1. Identification of the specific information being disputed: specify the account number, and the specific information that is disputed under that account.
2. Basis for the dispute: how the reporting was inaccurate including any statutory, regulatory provision violations, violation of CRA reporting guidelines, etc.
3. Supporting documentation: ie. copies of the portion only of your recent credit report showing the innaccurate reporting of the tradeline on your credit file, old payment / bill statements, etc.
They have to respond and investigate a valid Direct Dispute. This will also allow you to provide as much detailed info and supporting documentation as you want = just take your time and make sure your dispute is as clear and concise as possible. Note: They do not have to remove the tradeline, they can simply opt to correct the errors - but you can demand they remove it altogether. If they correct the errors instead of removing them, check the udpated data for any new errors and file a new Direct Dispute, if warranted.
Tending my Garden til 6/2020
You're very welcome.
Mine started with the lack of a DOFD on my Experian report, and evolved to include other things (history of payment amounts included) from there. They actually made things worse each time they attempted to correct information.. becuase they are incompetent.
Here's the whole story on my dispute(s) with them:
Tending my Garden til 6/2020
I'd also like to mention that before I paid the charge-off and they updated the tradeline to reflect payment -- the payment history was so wrong across all three reports. But, at that time, I didn't know about disputing for innacurracies such as that --- so I just went ahead and paid it without dispute. When they updated the tradeline to reflect payment, they also corrected the errors to the 24 month payment history. Had I disputed the tradeline before the payment update, I probably would have been successful in removing it much sooner because I would have had more "major" innaccuracies. By the time I got around to doing a direct dispute, my innaccuracies were less and a bit more minor (aside from the lack of DOFD), pertaining to historical balance an payment amounts, not payment history, so it was a long fight for me with a lot of back and forth...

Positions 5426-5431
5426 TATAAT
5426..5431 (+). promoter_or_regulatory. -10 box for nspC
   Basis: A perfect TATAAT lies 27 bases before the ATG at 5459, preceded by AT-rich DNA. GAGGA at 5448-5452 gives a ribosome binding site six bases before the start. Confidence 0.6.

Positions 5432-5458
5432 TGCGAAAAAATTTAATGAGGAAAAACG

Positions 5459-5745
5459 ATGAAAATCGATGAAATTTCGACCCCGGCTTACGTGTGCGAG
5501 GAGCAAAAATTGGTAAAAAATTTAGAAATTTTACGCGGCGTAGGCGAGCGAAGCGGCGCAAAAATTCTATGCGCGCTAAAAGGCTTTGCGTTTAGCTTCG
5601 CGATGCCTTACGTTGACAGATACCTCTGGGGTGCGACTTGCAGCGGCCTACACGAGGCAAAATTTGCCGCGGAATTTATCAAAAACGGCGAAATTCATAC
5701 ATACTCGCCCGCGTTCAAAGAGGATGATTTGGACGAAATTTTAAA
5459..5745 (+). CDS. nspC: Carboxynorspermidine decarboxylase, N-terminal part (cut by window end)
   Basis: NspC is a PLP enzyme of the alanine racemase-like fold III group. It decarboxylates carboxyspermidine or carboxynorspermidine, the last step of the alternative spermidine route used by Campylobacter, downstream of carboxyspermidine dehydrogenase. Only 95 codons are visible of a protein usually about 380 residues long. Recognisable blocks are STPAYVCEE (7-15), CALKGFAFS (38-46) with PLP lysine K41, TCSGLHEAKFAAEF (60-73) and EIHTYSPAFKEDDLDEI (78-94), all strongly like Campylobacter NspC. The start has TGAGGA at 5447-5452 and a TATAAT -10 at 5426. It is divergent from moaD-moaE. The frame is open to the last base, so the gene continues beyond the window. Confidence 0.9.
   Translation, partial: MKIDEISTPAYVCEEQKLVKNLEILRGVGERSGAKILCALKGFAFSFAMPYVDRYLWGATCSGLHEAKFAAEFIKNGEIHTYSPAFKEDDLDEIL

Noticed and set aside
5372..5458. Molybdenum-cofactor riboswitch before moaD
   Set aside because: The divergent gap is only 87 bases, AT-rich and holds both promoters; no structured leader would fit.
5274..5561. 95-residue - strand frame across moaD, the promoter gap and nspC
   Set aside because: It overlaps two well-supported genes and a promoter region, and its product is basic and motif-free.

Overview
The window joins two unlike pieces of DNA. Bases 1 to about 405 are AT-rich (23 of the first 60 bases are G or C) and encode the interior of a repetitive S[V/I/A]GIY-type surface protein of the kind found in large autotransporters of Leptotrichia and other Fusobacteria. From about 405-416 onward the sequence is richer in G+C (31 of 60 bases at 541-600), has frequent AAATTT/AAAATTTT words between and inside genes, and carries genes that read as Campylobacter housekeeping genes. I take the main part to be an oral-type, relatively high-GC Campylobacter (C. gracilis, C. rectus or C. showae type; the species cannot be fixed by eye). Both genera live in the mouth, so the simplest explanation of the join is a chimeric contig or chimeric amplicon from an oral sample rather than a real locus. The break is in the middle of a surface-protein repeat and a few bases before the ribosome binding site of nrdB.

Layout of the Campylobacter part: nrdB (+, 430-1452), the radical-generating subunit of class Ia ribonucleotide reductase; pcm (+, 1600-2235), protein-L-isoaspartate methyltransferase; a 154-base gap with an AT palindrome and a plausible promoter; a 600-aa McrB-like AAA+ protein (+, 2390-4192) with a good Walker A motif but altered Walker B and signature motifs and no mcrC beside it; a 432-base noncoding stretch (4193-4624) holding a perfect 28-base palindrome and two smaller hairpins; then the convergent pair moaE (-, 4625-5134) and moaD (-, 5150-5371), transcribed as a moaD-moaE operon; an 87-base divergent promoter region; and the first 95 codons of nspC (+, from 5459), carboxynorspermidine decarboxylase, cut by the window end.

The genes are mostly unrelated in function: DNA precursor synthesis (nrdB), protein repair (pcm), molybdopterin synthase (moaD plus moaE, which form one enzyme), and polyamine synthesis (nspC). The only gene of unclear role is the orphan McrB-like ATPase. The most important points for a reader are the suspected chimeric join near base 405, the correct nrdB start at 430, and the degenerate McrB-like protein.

Tending my Garden til 6/2020
What do you own personal account records show that the actual payment history reporting should be?
When you file a dispute, you must identify each asserted inaccuracy. That establishes what must be investigated and responded to, by verification of accuracy as reported, or by correction to overcome the asserted inaccuracy.
If you are expecting deletion of the entire account based on payment history inaccuracies, that will not be a required outcome, even if the reporting is in fact inaccurate. The creditor always has the ability to correct the specific items under dispute, and correction or deletion only extends to the specific item(s) found to be inaccurate. Deletion of an entire account or of other accurate reporting, such as a charge-off, would not be mandated by inaccuracies in prior payment history profile reporting.
What you are more likely to receive is the addition of monthly delinquency reporting for each prior month that the account was actuallyy delinquent.